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Bear Bear Harvest

ISSUE:  Winter 2018

Illustration by Arianna Vairo

The house is on a twelve-acre lot that Mom Mom thought cozy. She has a map of the land and surrounding properties to prove that it isn’t a corner lot, as if anyone could tell. Corner lots draw too much energy and are considered bad feng shui. The aquarium, on the other hand, is on the southeast wall for wealth, and the wall of ficus and bamboo in the east for health or maybe luck. No cacti: They bring aggression. I believe the cousins are also bad feng shui, but no one will ever actually say so. Like everything, that, too, must be in the stars.

We have to entertain the cousins all weekend in honor of Sybil’s first Harvest, like she’s going to an unexplored galaxy when it’s only the mall. Bear Bear understands my take on the event completely but stays quiet. We are in harmony. Bear Bear is my actual dad and generally silent on most matters about the house or the neighborhood—or the city or the globe, really. He reads a lot. He’s earned that luxury. Oh, fatherhood is a motherfucker, Mom Mom says—same old joke, same irony, same spit flying through her gapped teeth. I like to bring Bear Bear snacks, just like she does, even though he won’t eat like he used to: Nothing’s good enough. Cousin Sybil, on the other hand, has not missed a meal or an in-between meal her whole life, and can’t wait for Harvest, just grinning her delighted jiggly ass off.

Mom Mom is in every way free of sharp angles, has the neck and enunciation of Nigerian royalty. DNA results back this up—47 percent lineage—and so we actually went, all the way to the Continent. That was three years ago, I was only twelve. We brought back plenty of souvenirs to place around the giant portrait of my great-granddaddy. He was born in Detroit and spent all of his time building a business, so he never got to travel. We’re reaping the rewards, of course. The image of him over the mantel is so big it’s almost obscene. He looks like a king or shaman, his expression one of mischief and self-importance. He started the Harvest idea back when business regulators were pretty much nodding off, and he saw a need to heal those suffering in his communities. It was ultimately just a weight-loss program. Junk food was a killer, so great-granddaddy found a way to pull all that toxic excess from the bodies of those suffering the most: the poor. That’s according to Mom Mom. I call her Mom Mom because she almost seems like two people but also because I think she got jealous of Bear Bear’s double name. She says the word “water” like no one else. I hear “woo to her,” and it sounds like a seduction, like she’s conjuring the very thing in the glass, and I can tell why no one dares fuck with Mom Mom.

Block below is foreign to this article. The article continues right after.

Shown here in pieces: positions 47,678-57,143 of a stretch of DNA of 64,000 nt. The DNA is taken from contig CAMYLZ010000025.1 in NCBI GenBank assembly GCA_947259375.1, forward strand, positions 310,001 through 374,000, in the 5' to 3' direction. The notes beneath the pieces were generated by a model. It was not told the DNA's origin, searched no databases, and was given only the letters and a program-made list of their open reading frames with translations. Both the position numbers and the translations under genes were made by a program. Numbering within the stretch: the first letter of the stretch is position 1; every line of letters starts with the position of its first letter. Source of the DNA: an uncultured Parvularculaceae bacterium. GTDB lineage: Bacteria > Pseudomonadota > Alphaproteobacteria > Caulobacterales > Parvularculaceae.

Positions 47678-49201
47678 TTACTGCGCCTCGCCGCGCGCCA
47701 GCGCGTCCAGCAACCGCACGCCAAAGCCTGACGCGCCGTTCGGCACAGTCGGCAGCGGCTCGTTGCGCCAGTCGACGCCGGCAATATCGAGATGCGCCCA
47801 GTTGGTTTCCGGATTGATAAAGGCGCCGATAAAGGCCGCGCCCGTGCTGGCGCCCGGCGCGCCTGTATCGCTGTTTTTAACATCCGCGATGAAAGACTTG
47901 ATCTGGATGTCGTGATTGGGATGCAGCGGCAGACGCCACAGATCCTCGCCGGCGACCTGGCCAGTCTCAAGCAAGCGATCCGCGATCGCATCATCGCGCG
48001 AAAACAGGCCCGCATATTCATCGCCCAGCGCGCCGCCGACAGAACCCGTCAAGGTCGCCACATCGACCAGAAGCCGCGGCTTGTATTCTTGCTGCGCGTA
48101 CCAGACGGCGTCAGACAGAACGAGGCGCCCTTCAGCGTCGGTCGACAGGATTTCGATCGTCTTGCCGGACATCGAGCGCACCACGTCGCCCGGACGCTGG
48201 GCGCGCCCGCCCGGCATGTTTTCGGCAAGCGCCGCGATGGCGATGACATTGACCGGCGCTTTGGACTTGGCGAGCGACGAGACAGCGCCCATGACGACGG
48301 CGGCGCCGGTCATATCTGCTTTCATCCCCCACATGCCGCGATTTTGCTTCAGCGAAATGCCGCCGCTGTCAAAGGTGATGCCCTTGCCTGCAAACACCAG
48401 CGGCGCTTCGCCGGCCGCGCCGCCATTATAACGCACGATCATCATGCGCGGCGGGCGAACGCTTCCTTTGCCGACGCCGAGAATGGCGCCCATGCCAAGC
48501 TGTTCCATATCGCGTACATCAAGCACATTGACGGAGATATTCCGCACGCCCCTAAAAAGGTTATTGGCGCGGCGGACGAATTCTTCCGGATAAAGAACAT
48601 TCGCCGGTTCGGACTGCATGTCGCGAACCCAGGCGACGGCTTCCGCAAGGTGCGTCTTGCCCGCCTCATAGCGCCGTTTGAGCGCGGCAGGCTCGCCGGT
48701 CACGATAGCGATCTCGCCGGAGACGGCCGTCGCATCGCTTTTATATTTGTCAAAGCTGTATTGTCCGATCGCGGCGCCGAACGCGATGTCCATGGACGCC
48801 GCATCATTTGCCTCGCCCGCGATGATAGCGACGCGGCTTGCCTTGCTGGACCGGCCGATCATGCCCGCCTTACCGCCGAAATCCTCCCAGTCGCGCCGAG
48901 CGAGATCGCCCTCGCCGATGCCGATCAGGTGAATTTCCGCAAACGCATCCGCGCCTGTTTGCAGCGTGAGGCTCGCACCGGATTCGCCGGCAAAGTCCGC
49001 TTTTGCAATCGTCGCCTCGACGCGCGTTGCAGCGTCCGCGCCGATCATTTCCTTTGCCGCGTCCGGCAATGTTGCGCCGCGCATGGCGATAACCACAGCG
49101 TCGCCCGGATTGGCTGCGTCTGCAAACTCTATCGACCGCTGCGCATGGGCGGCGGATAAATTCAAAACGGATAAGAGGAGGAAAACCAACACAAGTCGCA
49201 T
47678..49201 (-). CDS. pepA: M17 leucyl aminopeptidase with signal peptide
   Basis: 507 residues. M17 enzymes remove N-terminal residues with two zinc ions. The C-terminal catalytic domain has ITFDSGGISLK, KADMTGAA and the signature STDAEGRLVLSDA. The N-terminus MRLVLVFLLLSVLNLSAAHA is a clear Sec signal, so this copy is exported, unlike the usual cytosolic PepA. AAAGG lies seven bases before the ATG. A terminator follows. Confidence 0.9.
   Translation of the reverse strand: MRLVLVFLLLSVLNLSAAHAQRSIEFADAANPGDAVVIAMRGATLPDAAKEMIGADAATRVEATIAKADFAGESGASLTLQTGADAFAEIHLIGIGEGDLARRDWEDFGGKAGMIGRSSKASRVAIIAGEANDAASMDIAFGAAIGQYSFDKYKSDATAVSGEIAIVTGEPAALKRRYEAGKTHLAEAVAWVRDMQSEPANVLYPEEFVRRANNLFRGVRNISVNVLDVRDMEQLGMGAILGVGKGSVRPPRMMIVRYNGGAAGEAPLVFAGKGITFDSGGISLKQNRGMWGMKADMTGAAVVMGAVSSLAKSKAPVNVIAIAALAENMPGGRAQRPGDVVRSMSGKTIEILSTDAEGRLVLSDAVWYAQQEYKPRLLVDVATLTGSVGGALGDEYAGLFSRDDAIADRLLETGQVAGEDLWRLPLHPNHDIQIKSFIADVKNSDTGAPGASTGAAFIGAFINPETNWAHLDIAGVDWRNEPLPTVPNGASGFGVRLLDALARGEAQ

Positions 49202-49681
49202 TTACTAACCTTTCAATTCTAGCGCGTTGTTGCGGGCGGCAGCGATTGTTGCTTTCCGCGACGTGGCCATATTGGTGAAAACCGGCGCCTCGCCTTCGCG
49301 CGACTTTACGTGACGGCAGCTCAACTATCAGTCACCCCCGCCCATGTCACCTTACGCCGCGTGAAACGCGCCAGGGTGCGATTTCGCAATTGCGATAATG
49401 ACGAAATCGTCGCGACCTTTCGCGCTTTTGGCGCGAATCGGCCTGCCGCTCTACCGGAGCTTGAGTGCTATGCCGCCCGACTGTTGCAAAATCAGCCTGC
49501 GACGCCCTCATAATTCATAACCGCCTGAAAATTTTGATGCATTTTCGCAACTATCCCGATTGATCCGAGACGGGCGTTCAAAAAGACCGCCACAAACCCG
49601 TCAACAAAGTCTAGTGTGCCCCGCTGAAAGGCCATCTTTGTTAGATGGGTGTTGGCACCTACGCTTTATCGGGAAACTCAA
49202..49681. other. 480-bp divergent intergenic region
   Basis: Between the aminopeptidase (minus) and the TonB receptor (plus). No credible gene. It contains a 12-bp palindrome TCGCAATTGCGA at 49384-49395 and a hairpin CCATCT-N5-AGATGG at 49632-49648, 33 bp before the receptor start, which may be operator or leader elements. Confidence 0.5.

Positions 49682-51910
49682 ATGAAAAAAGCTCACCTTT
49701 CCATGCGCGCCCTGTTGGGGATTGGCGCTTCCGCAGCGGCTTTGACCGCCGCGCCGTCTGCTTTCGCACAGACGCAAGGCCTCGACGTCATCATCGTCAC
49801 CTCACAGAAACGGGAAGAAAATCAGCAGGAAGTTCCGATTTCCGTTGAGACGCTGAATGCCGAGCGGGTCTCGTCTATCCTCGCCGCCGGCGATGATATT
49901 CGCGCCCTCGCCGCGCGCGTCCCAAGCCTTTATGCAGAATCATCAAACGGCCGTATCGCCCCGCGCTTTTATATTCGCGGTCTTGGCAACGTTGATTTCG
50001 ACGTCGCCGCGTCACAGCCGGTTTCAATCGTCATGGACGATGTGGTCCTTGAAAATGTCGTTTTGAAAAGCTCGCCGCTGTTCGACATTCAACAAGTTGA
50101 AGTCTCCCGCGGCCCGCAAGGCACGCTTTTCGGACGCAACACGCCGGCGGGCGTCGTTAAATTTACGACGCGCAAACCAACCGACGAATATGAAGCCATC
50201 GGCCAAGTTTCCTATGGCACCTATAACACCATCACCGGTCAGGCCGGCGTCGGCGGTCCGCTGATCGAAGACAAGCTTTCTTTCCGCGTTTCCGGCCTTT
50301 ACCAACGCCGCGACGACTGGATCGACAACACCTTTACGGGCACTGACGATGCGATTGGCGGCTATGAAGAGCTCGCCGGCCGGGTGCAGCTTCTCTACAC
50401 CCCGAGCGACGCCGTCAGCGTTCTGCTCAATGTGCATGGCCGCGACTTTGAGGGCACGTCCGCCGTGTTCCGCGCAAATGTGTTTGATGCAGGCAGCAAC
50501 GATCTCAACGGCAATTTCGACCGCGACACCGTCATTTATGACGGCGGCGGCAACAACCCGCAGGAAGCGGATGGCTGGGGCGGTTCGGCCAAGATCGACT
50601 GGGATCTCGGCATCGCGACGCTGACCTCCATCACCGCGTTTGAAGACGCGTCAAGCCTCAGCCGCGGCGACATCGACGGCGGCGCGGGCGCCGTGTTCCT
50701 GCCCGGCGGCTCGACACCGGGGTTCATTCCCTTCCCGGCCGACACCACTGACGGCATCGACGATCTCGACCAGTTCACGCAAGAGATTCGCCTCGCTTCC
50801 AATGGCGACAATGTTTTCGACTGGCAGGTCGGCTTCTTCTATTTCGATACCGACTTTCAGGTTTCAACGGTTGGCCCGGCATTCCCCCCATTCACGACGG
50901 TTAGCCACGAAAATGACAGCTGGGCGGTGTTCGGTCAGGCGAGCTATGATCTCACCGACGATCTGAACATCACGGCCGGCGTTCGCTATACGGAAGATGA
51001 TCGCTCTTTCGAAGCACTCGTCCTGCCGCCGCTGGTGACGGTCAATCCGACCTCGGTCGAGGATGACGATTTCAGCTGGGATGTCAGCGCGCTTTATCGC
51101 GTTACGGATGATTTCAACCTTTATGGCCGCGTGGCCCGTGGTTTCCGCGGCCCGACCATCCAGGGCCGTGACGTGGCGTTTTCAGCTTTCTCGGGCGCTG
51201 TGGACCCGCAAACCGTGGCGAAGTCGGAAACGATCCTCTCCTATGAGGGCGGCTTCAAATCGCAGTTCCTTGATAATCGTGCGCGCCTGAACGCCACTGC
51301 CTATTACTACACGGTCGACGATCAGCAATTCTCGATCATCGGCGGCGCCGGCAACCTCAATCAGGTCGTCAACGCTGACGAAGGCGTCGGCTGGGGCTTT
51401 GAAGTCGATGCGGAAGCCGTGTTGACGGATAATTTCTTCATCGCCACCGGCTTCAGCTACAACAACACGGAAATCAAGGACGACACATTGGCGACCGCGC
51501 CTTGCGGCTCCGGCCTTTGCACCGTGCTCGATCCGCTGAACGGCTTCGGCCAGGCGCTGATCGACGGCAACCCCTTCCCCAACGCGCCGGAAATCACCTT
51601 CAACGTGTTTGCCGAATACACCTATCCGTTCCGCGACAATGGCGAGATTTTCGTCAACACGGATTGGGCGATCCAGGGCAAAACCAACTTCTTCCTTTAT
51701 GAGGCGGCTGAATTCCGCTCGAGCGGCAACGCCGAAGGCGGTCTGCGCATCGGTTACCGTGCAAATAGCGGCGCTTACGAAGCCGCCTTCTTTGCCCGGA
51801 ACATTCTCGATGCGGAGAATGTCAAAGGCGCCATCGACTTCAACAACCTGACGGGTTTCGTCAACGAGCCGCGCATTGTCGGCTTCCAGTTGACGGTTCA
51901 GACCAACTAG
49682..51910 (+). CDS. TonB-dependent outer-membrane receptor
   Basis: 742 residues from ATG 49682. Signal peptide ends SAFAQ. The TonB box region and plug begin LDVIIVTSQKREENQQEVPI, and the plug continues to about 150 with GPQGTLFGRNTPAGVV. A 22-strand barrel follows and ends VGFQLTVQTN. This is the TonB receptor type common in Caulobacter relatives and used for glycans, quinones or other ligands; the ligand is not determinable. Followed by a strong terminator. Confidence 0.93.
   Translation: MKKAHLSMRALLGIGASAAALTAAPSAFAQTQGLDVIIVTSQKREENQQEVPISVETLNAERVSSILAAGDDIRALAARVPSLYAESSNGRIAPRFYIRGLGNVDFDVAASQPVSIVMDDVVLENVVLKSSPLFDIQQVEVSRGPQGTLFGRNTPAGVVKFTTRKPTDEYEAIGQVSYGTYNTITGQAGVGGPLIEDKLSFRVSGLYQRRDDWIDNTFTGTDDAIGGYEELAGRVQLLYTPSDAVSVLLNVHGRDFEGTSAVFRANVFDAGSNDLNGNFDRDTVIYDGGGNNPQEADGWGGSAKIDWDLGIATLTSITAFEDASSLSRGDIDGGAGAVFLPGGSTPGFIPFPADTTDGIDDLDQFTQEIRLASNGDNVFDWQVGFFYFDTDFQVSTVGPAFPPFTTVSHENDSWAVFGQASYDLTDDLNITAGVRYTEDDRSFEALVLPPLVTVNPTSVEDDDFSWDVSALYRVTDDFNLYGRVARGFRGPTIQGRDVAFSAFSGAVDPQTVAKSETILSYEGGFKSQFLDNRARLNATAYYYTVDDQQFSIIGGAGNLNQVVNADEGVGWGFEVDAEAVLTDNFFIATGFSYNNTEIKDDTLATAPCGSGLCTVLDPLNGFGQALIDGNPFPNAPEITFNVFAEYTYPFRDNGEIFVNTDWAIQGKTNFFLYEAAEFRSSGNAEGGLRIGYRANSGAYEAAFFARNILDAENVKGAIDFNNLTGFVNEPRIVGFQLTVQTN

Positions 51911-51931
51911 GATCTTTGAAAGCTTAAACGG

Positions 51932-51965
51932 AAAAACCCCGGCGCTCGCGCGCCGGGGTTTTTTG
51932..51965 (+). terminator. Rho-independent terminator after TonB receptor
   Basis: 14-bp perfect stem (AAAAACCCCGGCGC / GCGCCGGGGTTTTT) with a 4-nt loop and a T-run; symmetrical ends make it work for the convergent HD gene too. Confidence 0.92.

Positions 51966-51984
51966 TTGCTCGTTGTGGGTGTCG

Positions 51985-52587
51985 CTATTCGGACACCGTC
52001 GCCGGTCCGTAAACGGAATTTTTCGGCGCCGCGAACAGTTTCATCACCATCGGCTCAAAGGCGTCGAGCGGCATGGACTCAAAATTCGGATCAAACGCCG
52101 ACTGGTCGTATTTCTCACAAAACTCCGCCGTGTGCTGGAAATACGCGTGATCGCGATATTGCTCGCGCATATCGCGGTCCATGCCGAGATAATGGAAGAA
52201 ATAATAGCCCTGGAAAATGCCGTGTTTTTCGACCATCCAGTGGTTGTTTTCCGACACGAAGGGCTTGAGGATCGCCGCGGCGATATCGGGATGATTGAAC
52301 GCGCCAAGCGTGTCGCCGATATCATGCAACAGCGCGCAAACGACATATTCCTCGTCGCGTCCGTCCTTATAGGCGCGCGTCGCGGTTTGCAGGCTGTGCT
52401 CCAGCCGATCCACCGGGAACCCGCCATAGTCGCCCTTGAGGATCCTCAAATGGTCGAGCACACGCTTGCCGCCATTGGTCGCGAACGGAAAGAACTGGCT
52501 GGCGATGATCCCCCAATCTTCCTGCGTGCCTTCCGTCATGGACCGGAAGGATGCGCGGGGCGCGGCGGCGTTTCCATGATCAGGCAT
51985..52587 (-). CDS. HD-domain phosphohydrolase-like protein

The cousins are plentiful in all the ways, their numbers and size and feelings just roaming through the house like geese. I have to tell the youngest, six-year-old Tricksie, to respect my personal space; don’t press into my hips like a needy puppy all the time, but she’s cute and round and probably in love with me, so it’s hard to be cruel. 

I used to be able to tell how many meals Bear Bear has eaten based on the smell in the hallway. If there is too much rot from untouched strawberries and pastrami he is on one of his trips, meaning he went so deep into one of those silly books he forgot the basics of life. One time I saw him leave the office for the bathroom, and the smell had gotten so rough I hurried to clear out the trays while he was gone. There were little creatures and ecosystems of mold just happy as hell on all those plates of picked-over lunches and dinners and breakfasts. I needed two garbage bags. I noticed the book he was reading, turns out it was just another history book. Bear Bear was being darling and trying to divine the future by looking at the past. Pisces are like that, full of sensitive thoughts and secrets. Mom Mom believes nothing is as prophetic as the heavens, so she charts our lives accordingly. There are horrors and missteps in our history where men are desperate and greedy; the clawing and nipping at each other is just far too unrefined for her. Of course I tried to peek, but I was too slow and he showed up. His face reminded me of the saddest woodland creature and all that somberness made me want to stroke his bald head and tell him everything will be fine, but I was nine and too small to reach his head and always had doubt about the future myself, so I just left the room, dragging his trash behind me. After that I called him Bear Bear because it rhymed with “there, there.” Some names just stick because they are true even if we don’t want or need them to be.